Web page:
Fiat Chrysler Automobiles Chairman John Elkann forcefully rejected allegations leveled by General Motors that implicate the Italian-American automaker’s late CEO, Sergio Marchionne, in a union bribery scandal and could threaten its plan to merge with French rival PSA Group.
“We are not worried,” Elkann said Thursday, calling the suit “groundless” at an investor event in Turin for Exor, the holding company of Fiat’s founding Agnelli family. “I’m disappointed over the false accusations against Marchionne, who can’t defend himself.”
Elkann, the 43-year-old Agnelli family leader, was responding to the federal racketeering lawsuit filed by GM on Wednesday that accuses Marchionne of playing a role in a years-long corruption scheme that’s already landed auto executives and labor leaders in jail. His remarks set up a confrontation with GM CEO Mary Barra, who speaks later Thursday in New York.
The stakes are high given the charges, if borne out, would tarnish the legacy of an executive credited with saving Fiat, and then Chrysler during a 14-year run -- and with it the Agnelli family’s fortunes. There’s also the prospect that the allegations could complicate Fiat Chrysler’s plan to merge with Peugeot owner PSA, leapfrogging GM to become the world’s fourth-largest automaker by volume.
The lawsuit “comes at a very delicate time for FCA,” as it negotiates terms of the PSA merger and a new labor contract, said Marco Opipari, an analyst with Fidentiis Equities, in a note. “This is not a lighting bolt in the clear sky, as the federal anti-corruption investigation” is ongoing.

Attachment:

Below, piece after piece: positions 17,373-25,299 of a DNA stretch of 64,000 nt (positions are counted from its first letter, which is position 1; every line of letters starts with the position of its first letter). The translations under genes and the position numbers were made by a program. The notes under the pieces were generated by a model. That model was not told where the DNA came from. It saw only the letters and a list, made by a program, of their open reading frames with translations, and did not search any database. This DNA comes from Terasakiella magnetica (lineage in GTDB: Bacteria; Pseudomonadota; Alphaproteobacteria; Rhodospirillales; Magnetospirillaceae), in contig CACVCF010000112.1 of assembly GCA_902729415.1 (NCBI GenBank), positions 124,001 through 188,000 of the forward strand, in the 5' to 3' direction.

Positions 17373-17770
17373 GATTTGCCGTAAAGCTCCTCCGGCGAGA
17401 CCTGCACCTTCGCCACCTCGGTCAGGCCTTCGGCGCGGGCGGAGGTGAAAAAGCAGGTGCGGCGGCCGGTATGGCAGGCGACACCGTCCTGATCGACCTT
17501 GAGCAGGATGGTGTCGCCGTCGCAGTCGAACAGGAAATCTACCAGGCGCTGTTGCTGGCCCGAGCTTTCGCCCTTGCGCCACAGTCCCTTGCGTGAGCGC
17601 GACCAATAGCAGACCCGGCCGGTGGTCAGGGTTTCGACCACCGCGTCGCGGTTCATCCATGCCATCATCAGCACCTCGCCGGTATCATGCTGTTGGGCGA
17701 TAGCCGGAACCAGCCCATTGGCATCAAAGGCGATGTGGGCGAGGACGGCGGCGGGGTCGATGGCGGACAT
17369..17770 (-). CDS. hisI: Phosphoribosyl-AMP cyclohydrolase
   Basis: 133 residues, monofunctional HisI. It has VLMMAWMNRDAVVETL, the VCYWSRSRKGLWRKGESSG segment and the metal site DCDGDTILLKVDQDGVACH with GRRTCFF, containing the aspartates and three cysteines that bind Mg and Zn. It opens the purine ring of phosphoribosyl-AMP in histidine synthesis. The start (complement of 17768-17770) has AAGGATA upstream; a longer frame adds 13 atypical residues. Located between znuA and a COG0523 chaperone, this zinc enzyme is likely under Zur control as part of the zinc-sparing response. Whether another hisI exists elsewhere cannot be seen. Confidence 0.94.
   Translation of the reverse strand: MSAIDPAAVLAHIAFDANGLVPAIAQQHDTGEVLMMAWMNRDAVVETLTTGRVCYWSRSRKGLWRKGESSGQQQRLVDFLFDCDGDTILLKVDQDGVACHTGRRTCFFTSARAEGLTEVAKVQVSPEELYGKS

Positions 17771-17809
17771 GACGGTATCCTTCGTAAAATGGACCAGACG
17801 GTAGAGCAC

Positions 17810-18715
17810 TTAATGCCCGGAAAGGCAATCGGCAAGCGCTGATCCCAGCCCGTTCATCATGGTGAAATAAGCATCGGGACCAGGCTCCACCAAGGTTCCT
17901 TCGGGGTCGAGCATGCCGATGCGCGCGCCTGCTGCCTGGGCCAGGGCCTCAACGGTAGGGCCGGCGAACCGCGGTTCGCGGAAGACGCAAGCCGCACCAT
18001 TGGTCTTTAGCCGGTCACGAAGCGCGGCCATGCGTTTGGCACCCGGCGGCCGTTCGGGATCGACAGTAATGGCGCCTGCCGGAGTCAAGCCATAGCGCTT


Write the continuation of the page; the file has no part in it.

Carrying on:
FCA said Thursday that talks with PSA are progressing well, and Elkann added that he expects a binding memorandum of understanding by year-end. Paris-based PSA, which also owns the Citroen, Opel and Vauxhall brands, declined to comment.
GM alleges Fiat Chrysler inflicted billions of dollars in damages by bribing UAW brass for competitive advantages that the union denied to GM. The illicit payments benefited Fiat Chrysler starting in 2009, when the two companies were emerging from government-backed bankruptcies, through 2015, when Marchionne conspired with the UAW to attempt a takeover, according to the suit.
The U.S. automaker may seek at least $6 billion in damages, and given it’s filed the suit under the federal RICO act, the amount “could yield a figure as high as $15 billion,” estimates Ryan Brinkman, an analyst with JPMorgan Chase.
Fiat Chrysler on Wednesday said it assumed GM was trying to undermine active negotiations to clinch the PSA merger and the UAW contract.
While GM isn’t suing the UAW, it could risk relations with the union by airing more allegations of wrongdoing on top of what federal prosecutors have already made public.
In a statement, the UAW denied that past contracts were tainted, saying there were “multiple layers of checks and balances” to ensure their integrity. Hours after responding to GM’s suit, the union announced its executive board brought charges to remove Gary Jones, who succeeded Williams as president last year. He resigned Wednesday, according to his lawyer.